“Leftist”, “Rightist” and Intermediate Decompositions of Poverty Variations with an Application to China from 1990 to 2003

    Get PDF
    This paper investigates the influence of invariance axioms in the decomposition of observed poverty variations into growth and inequality effects. After a complete and critical review of the invariance axioms suggested in the literature, we show that few information is needed for the ordering of the effects respectively obtained through scale, translation and intermediate invariance. Using Chinese data for the period 1990-2003, we find that some commonly observed results of the decomposition are contingent to the invariance axiom choices whilst other are robust to changes in ethical preferences.Poverty, inequality effect, growth effect, Decomposition, scale invariance, translationinvariance, intermediate invariance, China

    Poverty: Looking for the Real Elasticities

    Get PDF
    After decades of intensive research on the statistical size distribution of income and despite its empirical weaknesses, the lognormal distribution still enjoys an important popularity in the applied literature dedicated to poverty and inequality. In the present study, we emphasize the drawbacks of this choice for the calculation of the elasticities of poverty. Using last version of WIID database, we estimate the growth and inequality elasticities of poverty using 1,842 income distributions under fifteen rival distribution assumptions. Our results confirm that the lognormal distribution is not appropriate for the analysis of poverty. Most of the time, it implies an overestimation of the elasticities and bias our estimation of the relative impact of growth and redistribution on poverty alleviation

    Pauvreté : à la recherche des élasticités réelles

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    Après des décennies de recherches intensives sur les distributions de revenus et malgré ses faiblesses empiriques, la loi log-normale jouit encore d'une popularité importante dans la littérature relative à la pauvreté et aux inégalités. La présente étude tente de mettre en évidence les inconvénients d'un tel choix pour le calcul d'élasticités de la pauvreté. À l'aide de la dernière version de la base WIID, des élasticités croissance et inégalités de la pauvreté ont été estimées pour 1~842 distributions avec une quinzaine de d'hypothèses distributives alternatives. Nos résultats montrent combien l'hypothèse de log-normalité est peu appropriée pour l'analyse de la pauvreté. En effet, elle implique généralement une surestimation des élasticités et ne permet pas une bonne appréciation de l'impact relatif de la croissance et de la redistribution sur la pauvreté.cerdi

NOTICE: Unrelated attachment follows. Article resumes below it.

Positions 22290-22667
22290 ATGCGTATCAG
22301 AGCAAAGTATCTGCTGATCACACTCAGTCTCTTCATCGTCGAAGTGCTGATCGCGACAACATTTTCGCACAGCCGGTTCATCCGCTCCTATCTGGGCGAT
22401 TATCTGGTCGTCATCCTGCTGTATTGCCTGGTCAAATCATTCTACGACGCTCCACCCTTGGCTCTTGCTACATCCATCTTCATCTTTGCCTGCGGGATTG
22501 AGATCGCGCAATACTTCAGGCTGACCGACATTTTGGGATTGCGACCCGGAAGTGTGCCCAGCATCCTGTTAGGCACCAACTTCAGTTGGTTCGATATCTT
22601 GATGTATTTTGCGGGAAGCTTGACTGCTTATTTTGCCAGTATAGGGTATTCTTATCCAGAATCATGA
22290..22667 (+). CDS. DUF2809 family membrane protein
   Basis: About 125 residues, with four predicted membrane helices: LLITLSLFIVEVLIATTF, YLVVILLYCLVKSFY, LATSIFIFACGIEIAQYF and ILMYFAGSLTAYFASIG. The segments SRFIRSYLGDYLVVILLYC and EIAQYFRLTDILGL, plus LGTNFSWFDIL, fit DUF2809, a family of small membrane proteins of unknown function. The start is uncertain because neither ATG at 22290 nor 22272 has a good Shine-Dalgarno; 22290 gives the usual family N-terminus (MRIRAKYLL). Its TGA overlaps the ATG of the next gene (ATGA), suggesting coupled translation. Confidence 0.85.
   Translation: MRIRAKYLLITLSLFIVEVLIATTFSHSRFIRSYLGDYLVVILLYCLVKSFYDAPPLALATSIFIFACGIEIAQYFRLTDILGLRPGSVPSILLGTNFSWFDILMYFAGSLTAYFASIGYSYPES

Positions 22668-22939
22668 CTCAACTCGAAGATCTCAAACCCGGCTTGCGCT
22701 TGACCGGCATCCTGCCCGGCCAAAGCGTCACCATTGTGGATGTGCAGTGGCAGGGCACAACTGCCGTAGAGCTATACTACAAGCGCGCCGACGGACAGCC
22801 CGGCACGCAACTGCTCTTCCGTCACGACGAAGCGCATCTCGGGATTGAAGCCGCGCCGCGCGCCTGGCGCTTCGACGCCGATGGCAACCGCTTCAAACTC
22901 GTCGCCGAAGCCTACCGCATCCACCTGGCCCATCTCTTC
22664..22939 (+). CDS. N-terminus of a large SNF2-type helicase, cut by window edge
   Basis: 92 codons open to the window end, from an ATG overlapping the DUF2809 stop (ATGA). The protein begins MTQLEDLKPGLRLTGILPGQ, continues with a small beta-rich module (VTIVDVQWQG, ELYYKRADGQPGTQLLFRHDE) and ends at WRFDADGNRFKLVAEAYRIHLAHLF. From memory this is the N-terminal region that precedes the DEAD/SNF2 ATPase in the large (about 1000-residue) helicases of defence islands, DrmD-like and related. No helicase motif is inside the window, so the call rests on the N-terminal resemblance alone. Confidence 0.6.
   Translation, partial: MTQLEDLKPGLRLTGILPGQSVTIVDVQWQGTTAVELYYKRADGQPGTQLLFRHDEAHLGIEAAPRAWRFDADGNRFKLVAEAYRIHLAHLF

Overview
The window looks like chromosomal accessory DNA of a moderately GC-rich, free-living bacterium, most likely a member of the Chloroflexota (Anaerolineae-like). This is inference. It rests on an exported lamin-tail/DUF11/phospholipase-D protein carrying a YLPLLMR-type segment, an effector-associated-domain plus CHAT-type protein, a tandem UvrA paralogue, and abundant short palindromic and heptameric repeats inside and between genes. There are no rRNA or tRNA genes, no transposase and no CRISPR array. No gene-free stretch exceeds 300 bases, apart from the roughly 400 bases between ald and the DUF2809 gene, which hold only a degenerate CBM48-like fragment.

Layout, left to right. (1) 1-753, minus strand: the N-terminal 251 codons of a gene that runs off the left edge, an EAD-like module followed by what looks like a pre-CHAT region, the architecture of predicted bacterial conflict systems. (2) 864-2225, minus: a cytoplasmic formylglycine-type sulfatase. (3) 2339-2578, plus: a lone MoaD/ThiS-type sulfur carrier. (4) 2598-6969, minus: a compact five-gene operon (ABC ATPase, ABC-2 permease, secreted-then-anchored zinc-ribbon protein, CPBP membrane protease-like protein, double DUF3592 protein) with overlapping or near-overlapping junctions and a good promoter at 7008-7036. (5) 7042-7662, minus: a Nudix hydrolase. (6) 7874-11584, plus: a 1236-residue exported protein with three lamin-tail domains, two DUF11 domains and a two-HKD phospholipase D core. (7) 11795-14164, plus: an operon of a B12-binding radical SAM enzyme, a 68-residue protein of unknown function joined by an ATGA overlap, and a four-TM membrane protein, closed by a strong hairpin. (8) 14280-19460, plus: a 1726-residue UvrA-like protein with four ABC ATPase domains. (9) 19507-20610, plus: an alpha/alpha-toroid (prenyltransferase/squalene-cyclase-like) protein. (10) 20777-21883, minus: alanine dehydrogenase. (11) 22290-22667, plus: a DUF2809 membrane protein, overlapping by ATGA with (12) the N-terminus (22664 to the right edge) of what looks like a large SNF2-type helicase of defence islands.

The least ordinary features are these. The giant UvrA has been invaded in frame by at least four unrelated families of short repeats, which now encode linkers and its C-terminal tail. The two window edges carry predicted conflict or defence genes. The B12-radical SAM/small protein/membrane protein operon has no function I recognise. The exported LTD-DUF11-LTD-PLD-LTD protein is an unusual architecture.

Un cadre général pour le calcul des élasticités inégalités de la pauvreté

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    Many authors have recently emphasized the crucial role of income inequalities in the design of efficient policies aimed at reducing poverty. However, the link between variations of the degree of inequality and variations of poverty are not well documented. The literature, for instance, does not provide any satisfying tool for predicting how a small relative variation of the Gini index can be associated to a variation of the headcount index. In the present paper, we define a family of Lorenz curve transformations that can directly be interpreted in terms of relative variations of known inequality measures. Then, we extend pcitet{kakwani-93} methodology for the calculation of inequality elasticities of poverty. Improvements are threefold with respect to pcitet{kakwani-93} works. First, our formulas do not confine to the sole Gini index. Secondly, they embrace the uncertainty and the complexity of the mechanical link between inequality and poverty. Third, using some flexible functional form, one can easily perform an accurate estimation of the point inequality elasticities of poverty corresponding to observed variations of a given income distribution. Finally, we propose a simple measure that may be helpful to assess how ``pro-poor'' are inequality variations by comparing the observed elasticities with the set of theoretical elasticities that could be obtained from the initial income distribution.inegalites, pauvrete, courbe de Lorenz, elasticites